Two more arrests made as British police focus on Westminster attacker’s path to radicalization
British police investigating the terror attack in London said Friday that they’ve made two more “significant” arrests as they work to piece together the attacker’s networks and path to radicalization.
The arrests bring the total number of people in police custody to nine, with one woman having been released on bail. Most of the arrests have been in Birmingham, a city in the West Midlands where the suspect Khalid Masood is believed to have been living most recently, and which has a history of issues with radicalization.
During searches of 21 addresses around the country, including five that are ongoing, police have seized 2,700 items, including “massive amounts” of computer data, Britain’s top counter-terror police officer, Acting Deputy Commissioner Mark Rowley said Friday.
“The main line of our investigation is what led him to be radicalized – was it through influences in a community, influences from overseas, or through online propaganda?” he said.
While there was no evidence of further threats, Rowley said, “you will understand our determination is to find out if either he acted totally alone, inspired perhaps by terrorist propaganda, or if others encouraged, supported or directed him.”
In a tweet by the Islamic state group-affiliated Amaq news agency Thursday, the terror group hailed the British-born attacker – who went by several aliases but was born Adrian Russell Ajao – as a “soldier of the Islamic State.” The claim, which failed to name the attacker or provide specifics of any connection, was in line with its past claims of attacks that have been inspired, rather than ordered by the terror group.
The number of victims killed in Wednesday’s attack rose to four, it was announced Friday, after one of the critically injured victims was taken off life support in hospital on Thursday night. He was named as Leslie Rhodes, a 75-year-old retired window cleaner from London.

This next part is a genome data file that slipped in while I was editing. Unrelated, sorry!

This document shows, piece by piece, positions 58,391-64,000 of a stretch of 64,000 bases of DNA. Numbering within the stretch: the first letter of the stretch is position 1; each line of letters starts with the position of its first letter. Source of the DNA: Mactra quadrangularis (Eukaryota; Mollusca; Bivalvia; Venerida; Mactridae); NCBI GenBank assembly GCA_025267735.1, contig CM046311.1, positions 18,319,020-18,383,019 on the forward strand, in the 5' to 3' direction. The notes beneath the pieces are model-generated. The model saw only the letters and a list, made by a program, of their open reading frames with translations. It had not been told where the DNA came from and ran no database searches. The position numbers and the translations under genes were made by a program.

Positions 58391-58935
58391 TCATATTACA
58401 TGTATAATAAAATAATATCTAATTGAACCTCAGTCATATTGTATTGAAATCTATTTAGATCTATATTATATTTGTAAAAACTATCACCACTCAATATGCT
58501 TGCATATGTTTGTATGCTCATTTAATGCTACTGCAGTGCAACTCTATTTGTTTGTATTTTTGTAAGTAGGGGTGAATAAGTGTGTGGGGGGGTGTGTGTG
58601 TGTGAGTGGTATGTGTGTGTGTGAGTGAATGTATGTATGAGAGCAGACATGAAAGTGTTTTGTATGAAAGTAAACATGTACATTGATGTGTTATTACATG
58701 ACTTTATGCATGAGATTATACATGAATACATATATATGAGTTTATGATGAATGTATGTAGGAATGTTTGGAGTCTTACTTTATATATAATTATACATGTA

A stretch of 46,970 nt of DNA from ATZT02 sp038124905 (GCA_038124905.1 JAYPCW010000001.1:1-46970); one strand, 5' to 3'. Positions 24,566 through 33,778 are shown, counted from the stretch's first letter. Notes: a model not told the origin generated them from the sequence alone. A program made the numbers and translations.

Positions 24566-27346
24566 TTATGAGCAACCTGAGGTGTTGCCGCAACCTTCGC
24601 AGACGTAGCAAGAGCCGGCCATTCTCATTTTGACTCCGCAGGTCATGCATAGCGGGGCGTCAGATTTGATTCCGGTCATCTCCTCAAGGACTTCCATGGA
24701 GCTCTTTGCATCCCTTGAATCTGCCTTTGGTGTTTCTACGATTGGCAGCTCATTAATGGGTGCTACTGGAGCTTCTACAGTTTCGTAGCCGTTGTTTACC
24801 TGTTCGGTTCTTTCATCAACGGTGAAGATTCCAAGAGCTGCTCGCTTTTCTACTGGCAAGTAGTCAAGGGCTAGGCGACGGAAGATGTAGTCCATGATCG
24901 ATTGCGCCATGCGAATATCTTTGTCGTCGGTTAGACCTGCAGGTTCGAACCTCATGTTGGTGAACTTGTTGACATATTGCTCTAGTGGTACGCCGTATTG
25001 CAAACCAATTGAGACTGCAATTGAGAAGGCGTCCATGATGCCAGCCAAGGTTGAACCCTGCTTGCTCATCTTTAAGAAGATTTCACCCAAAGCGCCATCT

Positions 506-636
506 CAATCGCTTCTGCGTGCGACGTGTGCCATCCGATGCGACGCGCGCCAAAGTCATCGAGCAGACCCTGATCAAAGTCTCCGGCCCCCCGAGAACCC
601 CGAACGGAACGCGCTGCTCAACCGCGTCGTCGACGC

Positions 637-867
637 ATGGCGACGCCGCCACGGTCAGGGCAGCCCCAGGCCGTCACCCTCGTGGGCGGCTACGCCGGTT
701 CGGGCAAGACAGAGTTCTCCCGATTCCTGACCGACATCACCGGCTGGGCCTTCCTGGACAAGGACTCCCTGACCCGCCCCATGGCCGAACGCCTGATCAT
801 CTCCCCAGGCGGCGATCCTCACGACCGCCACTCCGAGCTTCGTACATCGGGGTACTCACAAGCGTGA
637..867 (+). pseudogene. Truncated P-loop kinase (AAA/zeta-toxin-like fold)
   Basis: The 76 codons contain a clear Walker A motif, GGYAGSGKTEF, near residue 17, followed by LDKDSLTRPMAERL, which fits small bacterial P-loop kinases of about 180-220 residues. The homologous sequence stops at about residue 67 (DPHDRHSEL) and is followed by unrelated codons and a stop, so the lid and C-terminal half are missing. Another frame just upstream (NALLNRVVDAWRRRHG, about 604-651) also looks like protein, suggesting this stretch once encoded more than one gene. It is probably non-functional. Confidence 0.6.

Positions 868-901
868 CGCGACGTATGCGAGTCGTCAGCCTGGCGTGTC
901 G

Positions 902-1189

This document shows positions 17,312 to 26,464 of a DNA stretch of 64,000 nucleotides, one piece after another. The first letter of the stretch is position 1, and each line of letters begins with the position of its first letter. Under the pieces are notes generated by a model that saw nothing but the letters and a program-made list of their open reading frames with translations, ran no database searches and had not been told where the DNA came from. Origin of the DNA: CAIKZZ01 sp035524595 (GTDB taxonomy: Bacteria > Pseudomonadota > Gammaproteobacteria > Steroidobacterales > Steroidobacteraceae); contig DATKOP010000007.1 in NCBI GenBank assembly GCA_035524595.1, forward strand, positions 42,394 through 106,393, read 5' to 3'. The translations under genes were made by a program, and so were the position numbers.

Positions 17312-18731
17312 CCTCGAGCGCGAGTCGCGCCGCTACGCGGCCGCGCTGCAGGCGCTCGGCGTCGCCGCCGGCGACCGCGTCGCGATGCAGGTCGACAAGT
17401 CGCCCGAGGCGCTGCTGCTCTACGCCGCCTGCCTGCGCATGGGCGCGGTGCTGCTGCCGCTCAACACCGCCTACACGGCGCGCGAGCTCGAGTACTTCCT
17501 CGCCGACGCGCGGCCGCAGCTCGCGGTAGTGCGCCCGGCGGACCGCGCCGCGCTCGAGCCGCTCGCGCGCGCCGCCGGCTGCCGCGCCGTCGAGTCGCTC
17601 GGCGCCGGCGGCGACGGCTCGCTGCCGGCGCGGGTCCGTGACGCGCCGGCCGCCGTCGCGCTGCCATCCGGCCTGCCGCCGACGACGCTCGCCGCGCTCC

The other victims were policeman Keith Palmer and college administrator Aysha Frade, both British, and American tourist Kurt Cochran. Fifty others were injured as the attacker plowed his vehicle through crowds walking along Westminster Bridge; two are in critical condition, while another has life-threatening injuries, Rowley said.
Further details began to emerge about the 52-year-old attacker Friday, including the first photograph of him from his schooldays in Tunbridge Wells – a well-to-do town in southeast England – and more insight about his criminal history, which included convictions for grievous bodily harm, possession of offensive weapons, and public order offenses. Prime Minister Theresa May said Thursday that Masood had been investigated by MI5 in the past for violent extremism, but had been considered “a peripheral figure.”
A report in the Brighton Argus newspaper from 2000 details how Masood, then known as Adrian Elms, was jailed for two years for slashing a man’s face in a pub car park, leaving the victim needing 20 stitches.
Adrian Baker, a local in the town where the attack took place, told the Press Association that he remembered Masood as a troubled individual who “didn’t appear to be very religious. He would go into the local pubs.”
Sky News spoke to the hotel manager in Brighton where Masood stayed the night before the attack, who described him as “friendly, laughing and joking” during his interactions with staff.
Thousands of people gathered in central London Thursday night, just a few minutes from the scene of the attack at the British Parliament, for a vigil to commemorate the victims.
“We come together as Londoners tonight to remember those who have lost their lives and all those affected by the horrific attack yesterday. But also to send a clear message, Londoners will never be cowed by terrorism,” London Mayor Sadiq Khan said.
“Those evil and twisted individuals who try to destroy our shared way of life will never succeed.”
Cover: Ik Aldama/picture-alliance/dpa/AP Images